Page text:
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10th Sep 2022

Architect Africa Online

Africa's Leading Architecture Aggregator

Clear Light: The Architecture of Lauretta Vinciarelli

Oscar Riera Ojeda (Editor)
Oscar Riera Ojeda Publishers, September 2015

Hardcover in clamshell box | 8-1/2 x 11 inches | 296 pages | 266 illustrations | English | ISBN: 978-9881619594 | $65.00


“Although much of my work is architectural in character, I do not represent real spaces. Rather, my work has its origins in the spaces I have abandoned – the mood of Rome and the landscape of Texas – and the paintings are of spaces I know that look nothing like what I paint …They are essentially meditations on essences of architecture like enclosure, surface and light.” Born in Italy in 1943, Lauretta Vinciarelli passed away in New York in 2011.

Trained as an architect in Rome but a watercolorist by vocation, her works reside in numerous private collections and among the holdings of prominent institutions, including the Museum of Modern Art in New York, the National Gallery in Washington DC, and the San Francisco Museum of Modern Art. Noted for their luminous qualities of color and light, her depictions of imagined spaces open up a world of enclosed rooms, sweeping landscapes, watery materiality, and atmospheric ephemerality. Describing her work, a noted theorist and critic once said, “They are not architecture exactly, but evidence that it exists.”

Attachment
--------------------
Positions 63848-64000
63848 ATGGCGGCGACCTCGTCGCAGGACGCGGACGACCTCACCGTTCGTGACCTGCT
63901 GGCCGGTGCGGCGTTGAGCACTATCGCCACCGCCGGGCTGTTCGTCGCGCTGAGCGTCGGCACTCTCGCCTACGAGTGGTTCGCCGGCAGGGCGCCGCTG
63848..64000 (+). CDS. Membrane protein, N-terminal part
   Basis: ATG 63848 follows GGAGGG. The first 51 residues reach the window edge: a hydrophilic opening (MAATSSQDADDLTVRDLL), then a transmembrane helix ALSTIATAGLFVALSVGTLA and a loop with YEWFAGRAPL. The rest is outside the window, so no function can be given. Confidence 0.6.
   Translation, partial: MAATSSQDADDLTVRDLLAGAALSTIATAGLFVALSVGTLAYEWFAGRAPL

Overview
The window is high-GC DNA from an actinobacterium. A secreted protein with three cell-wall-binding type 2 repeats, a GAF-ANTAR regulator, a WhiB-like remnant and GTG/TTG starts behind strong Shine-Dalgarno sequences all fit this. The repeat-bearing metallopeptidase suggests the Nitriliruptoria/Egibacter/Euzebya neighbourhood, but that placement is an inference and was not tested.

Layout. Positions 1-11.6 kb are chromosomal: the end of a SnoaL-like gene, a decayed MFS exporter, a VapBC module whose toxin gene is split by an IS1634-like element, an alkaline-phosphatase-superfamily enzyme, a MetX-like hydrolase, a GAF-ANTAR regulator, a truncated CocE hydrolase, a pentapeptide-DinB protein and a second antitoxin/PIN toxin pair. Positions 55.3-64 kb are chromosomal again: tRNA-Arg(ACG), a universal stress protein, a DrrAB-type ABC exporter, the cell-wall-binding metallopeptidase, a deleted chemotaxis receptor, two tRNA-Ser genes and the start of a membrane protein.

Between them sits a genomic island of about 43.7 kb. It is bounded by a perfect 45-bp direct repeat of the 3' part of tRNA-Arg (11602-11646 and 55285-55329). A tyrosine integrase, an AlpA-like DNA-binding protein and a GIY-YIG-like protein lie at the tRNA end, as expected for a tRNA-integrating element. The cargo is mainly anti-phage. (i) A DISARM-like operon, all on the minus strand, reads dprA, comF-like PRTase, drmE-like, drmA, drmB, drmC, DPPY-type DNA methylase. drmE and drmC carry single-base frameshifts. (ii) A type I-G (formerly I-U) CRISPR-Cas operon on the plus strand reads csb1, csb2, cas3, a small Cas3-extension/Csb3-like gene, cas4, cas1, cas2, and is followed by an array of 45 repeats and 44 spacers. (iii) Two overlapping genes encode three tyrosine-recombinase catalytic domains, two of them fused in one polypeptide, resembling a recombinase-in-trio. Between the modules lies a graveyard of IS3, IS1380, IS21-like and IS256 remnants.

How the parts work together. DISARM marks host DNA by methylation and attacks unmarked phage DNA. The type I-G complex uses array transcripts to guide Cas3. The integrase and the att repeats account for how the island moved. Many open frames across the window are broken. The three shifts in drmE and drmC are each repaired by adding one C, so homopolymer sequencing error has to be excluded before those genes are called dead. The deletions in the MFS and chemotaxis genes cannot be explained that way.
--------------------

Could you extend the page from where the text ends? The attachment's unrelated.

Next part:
This book brings together paintings from 1981 onwards in the most complete collection of Vinciarelli’s work to date. It also includes texts from knowledgeable commentators and for the first time presents sketch materials that provide insight into Vinciarelli’s working methodology. Vinciarelli’s technique often operated at the very limits of her medium; sometimes even to the point of failure. In these paintings, color is used as a device for shaping space, with watercolor the chosen medium for its rich portrayal of light and the conceptual simplicity of the act of mixing paste with water.


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In his August 2011 obituary of architect Lauretta Vinciarelli (1943–2011), Lebbeus Woods presented a trio of her watercolors from Not Architecture But Evidence That It Exists, ending his blog post with the statement, “We can only hope that more complete editions of her work will emerge in the future.” That book was published in 1998 on the occasion of an exhibition of Vinciarelli’s watercolors at Harvard GSD. For a while it was the most complete documentation of her distinctive paintings that immersed viewers in imagined architectural environments, but the book was hard to find — and it omitted, by nature of its timing, the work created in the last dozen years of her life. Less than one year after her death, on March 1, 2012, Clear Light: The Architecture of Lauretta Vinciarelli opened at the Bernard and Anne Spitzer School of Architecture at City College of New York. A few years later a catalog of the exhibition was published, providing such a “complete edition.”